Sector responds to Ofcom postal USO report

Sector responds to Ofcom postal USO report

The Ofcom research on the postal Universal Service Obligation, which we reported on last week, has drawn mixed reviews,  with potential recommendations including reducing the number of letter delivery days in the service from six to five or three. 

Royal Mail says it welcomes Ofcom review but reform is urgently needed. Martin Seidenberg, Group Chief Executive Officer at IDS, said: “Ofcom’s report demonstrates that reform is urgently needed to protect the future of the one-price-goes-anywhere Universal Service. We are doing everything in our power to transform, but it is not sustainable to maintain a network built for 20 billion letters when we are now only delivering seven billion.

“We have been calling on Government and Ofcom to tackle this issue for four years, and the lack of action means that we are now facing a much more serious situation.

“Whilst other countries have grasped the opportunity to change, the UK is being left behind. There has been a lot of discussion about dropping Saturday letter deliveries in the UK, but as other countries have shown, there are a range of options to consider.

“A modern and sustainable postal service is crucial for our people, our company and the customers we serve. We want to engage with all stakeholders as part of the process to find an outcome that will allow us to compete and adapt to today’s realities.”

Communication Workers Union General Secretary Dave Ward commented: “In the ongoing debate, Ofcom now have no credibility whatsoever, and their views are an irrelevance to the discussion that must take place between postal workers, businesses and customers.

“To produce a report without any input whatsoever from frontline workers or their union is an attempt to railroad through the failed agenda of the previous Royal Mail management team.

“The CWU will not stand for that. We will now launch an extensive engagement exercise and produce our own report on the future of Royal Mail, taking on board the views of our members and customers.

“This will be a blueprint for a sustainable Royal Mail that can grow our economy and our communities.

“We now challenge Royal Mail to join us in properly discussing the future of the universal service obligation (USO), and to reach a position that protects the customers that rely on this company and our members.

“We are not resistant to change, but we will not sign up to a three-day USO, which would destroy Royal Mail as we know and would impact on thousands of jobs.

“Royal Mail has the biggest fleet in the country, a presence in every community, and boasts and unrivalled infrastructure.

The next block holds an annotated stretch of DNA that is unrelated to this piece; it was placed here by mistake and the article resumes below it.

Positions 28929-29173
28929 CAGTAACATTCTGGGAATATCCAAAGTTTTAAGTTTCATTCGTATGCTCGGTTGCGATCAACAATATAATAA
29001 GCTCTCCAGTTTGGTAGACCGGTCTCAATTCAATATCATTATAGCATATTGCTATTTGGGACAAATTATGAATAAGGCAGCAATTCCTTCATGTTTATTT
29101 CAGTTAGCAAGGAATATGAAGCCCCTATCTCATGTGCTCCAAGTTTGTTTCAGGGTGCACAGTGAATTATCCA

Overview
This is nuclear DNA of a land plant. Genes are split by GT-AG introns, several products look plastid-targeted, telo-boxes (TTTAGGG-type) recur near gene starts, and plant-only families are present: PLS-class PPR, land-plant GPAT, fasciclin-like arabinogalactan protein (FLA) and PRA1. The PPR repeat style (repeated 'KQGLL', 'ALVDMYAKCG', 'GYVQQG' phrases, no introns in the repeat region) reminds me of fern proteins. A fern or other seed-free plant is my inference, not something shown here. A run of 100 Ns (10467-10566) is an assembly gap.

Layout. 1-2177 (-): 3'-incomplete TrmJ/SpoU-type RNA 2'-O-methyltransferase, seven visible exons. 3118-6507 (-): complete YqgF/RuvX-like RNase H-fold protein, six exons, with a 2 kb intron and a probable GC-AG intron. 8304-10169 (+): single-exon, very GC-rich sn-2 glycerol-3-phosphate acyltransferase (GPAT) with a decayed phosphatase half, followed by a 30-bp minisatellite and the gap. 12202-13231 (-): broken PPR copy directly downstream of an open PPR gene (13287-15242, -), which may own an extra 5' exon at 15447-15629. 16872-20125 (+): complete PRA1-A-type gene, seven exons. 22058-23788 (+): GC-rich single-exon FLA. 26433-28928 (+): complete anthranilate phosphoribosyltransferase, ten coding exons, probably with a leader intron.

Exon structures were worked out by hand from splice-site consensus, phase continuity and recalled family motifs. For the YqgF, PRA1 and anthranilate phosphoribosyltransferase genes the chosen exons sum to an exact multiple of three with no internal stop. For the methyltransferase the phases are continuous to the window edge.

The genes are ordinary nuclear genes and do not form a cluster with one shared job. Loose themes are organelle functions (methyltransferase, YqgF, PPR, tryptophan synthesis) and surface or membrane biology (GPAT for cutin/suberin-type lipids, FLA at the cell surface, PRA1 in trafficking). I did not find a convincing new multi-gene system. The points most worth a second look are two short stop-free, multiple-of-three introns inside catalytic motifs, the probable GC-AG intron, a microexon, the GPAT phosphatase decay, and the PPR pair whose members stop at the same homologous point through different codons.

“This is the bedrock that a serious growth agenda – and the future of the company – can be built.”

David Beirne, Manager of Postal Relationships at technology company Quadient  “As the Government recently stated, a six-day postal service is vital for many businesses. Halving the number of Royal Mail delivery days would have a serious impact, as many organisations still rely on letters as their main communication method. Imagine how many more NHS appointments will be missed, and the number of home purchases that will fall through. All of this will have a costly knock-on impact, both for organisations and the general public.

“If the Royal Mail’s obligation falls to five days a week or lower, organisations will need to be prepared. They urgently need to review the way they currently communicate with customers, prioritise letters that are the most time-sensitive, and ensure mail room processes and technologies are set up to get them out the door as quickly as possible.”

Morgan Wild, Interim Director of Policy at Citizens Advice, commented on the impact of the recommendations on consumers:

“Given Royal Mail has failed to meet its targets for nearly half a decade, it’s clear the current Universal Service Obligation (USO) is falling short of its fundamental purpose: safeguarding consumers. Any changes must prioritise their needs, not Royal Mail’s bottom line.

“We agree that improving reliability is essential. Late post has real consequences – people miss vital medical appointments, legal documents and benefit decisions.

“Cutting services won’t automatically make letter deliveries more reliable, so we must see proposals to tackle the cause of Royal Mail’s persistent failings. Ofcom and the government have to spell out how any revised USO will start to deliver for the millions of us who rely on it.”

To read a debate about the future of the postal USO including interviews with PostEurop, Citizens Advice and Royal Mail sign up for the next issue of MER, published in February.

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